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General Surgery Medical Transcription Operative / Surgical Sample Report

DATE OF OPERATION:  MM/DD/YYYY

PREOPERATIVE DIAGNOSIS:  Gastric cancer.

POSTOPERATIVE DIAGNOSIS:  Gastric cancer.

OPERATIONS PERFORMED:
1.  Exploratory laparotomy.
2.  Total gastrectomy with Roux-en-Y reconstruction.
3.  Transverse colon resection with primary anastomosis.

SURGEON:  John Doe, MD

ASSISTANT:  Jane Doe, MD

ANESTHESIA:  General plus epidural anesthetic.

ANESTHESIOLOGIST:  Bradford Doe, MD

DETAILS OF OPERATION:  Following induction of general anesthesia and epidural placement, the patient was prepped and draped in standard sterile supine position. A #10 blade was then used to make a midline incision from the xiphoid process down past the umbilicus a centimeter or two. Bovie cautery was used to take down the subcutaneous tissues, and the linea alba was appreciated and opened along the midline to the preperitoneal fat. The peritoneum was retracted anteriorly and entered sharply, and this was opened along the extent of the incision. Thompson retractor blades were then placed to improve exposure to the upper quadrants, and a survey of the abdomen was performed. Initially, a small lesion along the surface of the caudate lobe was appreciated, and this was biopsied and taken off for frozen section evaluation, which returned with benign findings.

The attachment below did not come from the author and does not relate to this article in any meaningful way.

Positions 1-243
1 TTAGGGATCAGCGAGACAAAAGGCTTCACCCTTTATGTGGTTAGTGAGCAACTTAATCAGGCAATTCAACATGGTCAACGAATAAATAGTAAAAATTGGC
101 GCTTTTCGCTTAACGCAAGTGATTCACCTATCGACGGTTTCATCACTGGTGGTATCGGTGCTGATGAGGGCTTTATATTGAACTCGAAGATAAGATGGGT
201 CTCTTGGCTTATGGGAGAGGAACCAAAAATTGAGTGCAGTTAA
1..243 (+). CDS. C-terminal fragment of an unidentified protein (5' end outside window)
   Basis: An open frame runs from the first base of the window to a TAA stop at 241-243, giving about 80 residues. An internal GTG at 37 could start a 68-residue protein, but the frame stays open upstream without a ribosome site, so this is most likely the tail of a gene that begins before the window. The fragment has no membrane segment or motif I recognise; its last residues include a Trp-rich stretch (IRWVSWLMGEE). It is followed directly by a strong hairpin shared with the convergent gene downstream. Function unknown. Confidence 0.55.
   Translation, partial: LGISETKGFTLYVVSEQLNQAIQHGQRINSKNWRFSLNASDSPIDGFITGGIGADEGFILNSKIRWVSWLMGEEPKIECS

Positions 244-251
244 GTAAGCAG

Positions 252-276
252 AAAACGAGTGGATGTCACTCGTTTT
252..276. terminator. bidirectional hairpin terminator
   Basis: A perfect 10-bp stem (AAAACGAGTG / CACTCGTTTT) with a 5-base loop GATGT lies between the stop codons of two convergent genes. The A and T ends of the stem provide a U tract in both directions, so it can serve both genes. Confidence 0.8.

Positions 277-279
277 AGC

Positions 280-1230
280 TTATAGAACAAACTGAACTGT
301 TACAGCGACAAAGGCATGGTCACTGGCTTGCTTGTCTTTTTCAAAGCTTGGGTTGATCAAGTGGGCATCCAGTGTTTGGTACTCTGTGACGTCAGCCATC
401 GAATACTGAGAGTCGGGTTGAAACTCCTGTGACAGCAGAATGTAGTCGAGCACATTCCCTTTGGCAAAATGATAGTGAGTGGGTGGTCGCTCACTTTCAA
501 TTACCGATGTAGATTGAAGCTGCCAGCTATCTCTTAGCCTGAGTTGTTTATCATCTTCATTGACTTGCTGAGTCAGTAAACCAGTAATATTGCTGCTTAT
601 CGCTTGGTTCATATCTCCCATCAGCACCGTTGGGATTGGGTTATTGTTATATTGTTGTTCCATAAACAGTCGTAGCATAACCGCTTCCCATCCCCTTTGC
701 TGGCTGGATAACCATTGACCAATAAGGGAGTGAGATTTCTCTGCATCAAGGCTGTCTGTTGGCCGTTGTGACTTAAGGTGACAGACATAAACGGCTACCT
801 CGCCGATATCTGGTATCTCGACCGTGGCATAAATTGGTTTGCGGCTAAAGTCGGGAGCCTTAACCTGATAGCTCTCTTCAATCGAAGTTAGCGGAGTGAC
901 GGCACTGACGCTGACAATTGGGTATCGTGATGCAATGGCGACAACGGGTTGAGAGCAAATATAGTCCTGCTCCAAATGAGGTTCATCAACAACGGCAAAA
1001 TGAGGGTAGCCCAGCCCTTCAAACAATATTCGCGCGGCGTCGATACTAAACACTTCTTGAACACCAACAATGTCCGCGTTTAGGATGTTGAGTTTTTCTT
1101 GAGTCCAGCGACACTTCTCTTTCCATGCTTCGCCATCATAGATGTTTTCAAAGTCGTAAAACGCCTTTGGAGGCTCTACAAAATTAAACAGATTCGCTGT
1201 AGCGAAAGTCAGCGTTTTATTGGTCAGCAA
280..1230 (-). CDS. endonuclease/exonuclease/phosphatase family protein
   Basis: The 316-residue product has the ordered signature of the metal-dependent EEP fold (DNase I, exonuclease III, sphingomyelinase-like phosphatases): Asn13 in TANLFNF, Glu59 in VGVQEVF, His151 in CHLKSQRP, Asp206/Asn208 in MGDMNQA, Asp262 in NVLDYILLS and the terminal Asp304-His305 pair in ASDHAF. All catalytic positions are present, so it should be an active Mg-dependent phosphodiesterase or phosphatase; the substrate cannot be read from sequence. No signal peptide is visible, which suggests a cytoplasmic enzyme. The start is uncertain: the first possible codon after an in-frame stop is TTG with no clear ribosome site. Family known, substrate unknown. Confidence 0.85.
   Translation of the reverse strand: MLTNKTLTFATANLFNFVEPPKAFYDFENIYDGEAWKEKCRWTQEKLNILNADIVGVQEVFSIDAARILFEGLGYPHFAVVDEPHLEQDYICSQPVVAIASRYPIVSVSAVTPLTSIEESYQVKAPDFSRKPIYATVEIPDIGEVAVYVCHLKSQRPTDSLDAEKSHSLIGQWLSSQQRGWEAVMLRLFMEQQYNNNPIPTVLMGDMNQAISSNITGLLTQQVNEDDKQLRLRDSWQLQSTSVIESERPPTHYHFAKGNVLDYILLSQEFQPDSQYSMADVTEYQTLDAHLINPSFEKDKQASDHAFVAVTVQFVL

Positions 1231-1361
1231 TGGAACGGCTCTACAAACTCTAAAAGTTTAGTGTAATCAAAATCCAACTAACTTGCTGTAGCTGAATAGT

Attention was then turned to the greater omentum, which was taken off the transverse colon throughout the length of the gastrocolic ligament. Care was taken to not enter the mesocolon. Once a good distance of this was performed, some posterior attachments of the stomach wall were taken down with Bovie cautery until the mass along the posterior aspect of the lesser curve of the stomach was noted to be directly adhesed to the transverse mesocolon. At this point, we left this area alone and turned our attention to the greater curvature where the short gastrics were taken down primarily with a LigaSure device. Occasional right angle isolation of the short gastrics near the tip of the spleen was also performed with ligation with 2-0 silk ties. Once the greater curvature and cardia were completely freed to the gastroesophageal junction, we noted a fairly large lymph node at this area. This was isolated and taken off for frozen section evaluation. This returned negative for malignancy as well. The anterior aspect of the stomach did appear to have a 0.5 cm lesion near where the gastric tumor was; this was fairly well proximal. Initially, we felt that we could do a subtotal gastrectomy, however, with a good margin. Once the greater curvature was completely freed and the left gastric actually exposed posteriorly, we turned our attention back to the mesocolon involvement.